Our first newsletter of the year brings you news about how businesses are dealing with the apprenticeship levy, the latest figures about UK spend on research & development, calls for Inheritance Tax to be digitised and calls for MTD rollout to be delayed.
Most people don’t like to think about their own mortality, but planning for the future is important to ensure your estate; property, money and possessions are distributed the way you intend.
Writing a legally valid will is an essential part of this, and can provide peace of mind for you and your loved ones.
Despite this, a study from YouGov found that 62% of the UK’s adult population did not possess a will in 2017. In fact, most people tend to put it off, with only 36% of 45 to 54-year-olds saying they have a will, compared to 67% of over-55s.
When asked why they hadn’t made a will, the main reason was simply that they “hadn’t got round to it yet”.
If you’re among the majority of people in the UK who haven’t drafted a will, this article covers why you need one, how to go about making one, and what could happen if you don’t.
It’s a common scenario.
As the year draws to a close, the thought of your tax return is there, at the back of your mind. But with so much time before the deadline, you decide not to worry about it for now.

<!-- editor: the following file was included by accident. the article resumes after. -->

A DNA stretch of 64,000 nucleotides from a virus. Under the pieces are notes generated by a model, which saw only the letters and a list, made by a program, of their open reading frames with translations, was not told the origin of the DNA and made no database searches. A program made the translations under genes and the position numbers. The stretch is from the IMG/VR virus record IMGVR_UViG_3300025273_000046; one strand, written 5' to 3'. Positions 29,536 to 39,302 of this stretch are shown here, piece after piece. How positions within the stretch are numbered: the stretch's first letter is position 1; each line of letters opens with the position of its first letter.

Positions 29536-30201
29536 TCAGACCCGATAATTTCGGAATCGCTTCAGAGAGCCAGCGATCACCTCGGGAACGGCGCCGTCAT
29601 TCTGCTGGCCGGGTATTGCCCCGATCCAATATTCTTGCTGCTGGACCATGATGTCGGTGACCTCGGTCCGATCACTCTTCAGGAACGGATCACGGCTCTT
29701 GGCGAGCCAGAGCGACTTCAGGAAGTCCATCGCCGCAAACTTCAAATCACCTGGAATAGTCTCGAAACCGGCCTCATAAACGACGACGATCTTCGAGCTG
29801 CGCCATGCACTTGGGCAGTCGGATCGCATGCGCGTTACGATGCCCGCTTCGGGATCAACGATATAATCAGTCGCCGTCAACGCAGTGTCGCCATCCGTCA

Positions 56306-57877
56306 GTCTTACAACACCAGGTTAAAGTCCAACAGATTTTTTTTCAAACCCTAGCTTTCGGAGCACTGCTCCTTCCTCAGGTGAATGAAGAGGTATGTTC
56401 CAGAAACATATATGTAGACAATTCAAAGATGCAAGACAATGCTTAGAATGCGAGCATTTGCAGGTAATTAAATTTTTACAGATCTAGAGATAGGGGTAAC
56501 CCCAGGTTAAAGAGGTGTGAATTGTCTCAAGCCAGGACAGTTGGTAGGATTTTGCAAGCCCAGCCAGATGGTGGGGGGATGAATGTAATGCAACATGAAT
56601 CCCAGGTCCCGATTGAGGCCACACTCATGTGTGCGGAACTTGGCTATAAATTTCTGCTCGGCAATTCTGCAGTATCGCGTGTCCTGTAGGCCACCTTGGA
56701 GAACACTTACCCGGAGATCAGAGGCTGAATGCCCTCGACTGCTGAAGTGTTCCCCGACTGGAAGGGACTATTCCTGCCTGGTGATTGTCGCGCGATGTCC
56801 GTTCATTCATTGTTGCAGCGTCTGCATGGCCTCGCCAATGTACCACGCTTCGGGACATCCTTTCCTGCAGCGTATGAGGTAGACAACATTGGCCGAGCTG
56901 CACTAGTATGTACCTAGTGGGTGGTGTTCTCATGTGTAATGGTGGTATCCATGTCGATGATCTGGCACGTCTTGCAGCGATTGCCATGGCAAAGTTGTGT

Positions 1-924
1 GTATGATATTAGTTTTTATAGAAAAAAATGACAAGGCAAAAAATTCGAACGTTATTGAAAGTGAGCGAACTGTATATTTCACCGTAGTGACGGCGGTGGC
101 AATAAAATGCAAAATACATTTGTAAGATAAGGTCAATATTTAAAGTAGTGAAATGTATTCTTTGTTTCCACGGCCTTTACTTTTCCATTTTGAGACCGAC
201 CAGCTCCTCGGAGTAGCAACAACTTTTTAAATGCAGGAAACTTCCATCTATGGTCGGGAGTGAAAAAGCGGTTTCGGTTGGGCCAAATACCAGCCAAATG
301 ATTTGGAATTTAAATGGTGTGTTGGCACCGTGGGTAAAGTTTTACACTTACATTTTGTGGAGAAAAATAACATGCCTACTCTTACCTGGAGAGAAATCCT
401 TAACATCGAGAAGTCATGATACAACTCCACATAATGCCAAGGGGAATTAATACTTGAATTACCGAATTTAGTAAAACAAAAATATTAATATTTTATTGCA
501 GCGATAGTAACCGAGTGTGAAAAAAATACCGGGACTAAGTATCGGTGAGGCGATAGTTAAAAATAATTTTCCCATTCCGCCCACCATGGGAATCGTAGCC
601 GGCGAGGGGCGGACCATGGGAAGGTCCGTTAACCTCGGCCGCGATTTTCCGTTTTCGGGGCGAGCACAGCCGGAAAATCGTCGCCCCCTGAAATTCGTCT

Then the weeks start to fly by, Christmas comes and goes, and soon you’re planning for the New Year and getting back to work as normal.
Before you know it, it’s the end of January, you’re searching for your registration details, and HMRC’s waiting times are growing longer as thousands of other taxpayers in the same predicament try to get in touch.
Our December Newsletter includes information about the upcoming temporary rise in Annual Investment Allowance, a reduction in Business Rates for small retail businesses, the IR35 reforms set to cost contractors more in tax and the national insurance rise for higher rate earners.
These days VAT thresholds are the subject of much speculation, with the Government concerned that many business owners deliberately choose to stay below the VAT-registration threshold.
Limiting your ambition in this way might seem counter-intuitive – surely you want your business to get as big as possible?
But it can make sense if you are seeking to make a sustainable living rather than get rich, perhaps by trading on online auction sites, or running a café with limited opening hours.
If your business’s turnover is predicted to fall below £83,000 over the next year, it can voluntarily deregister for VAT.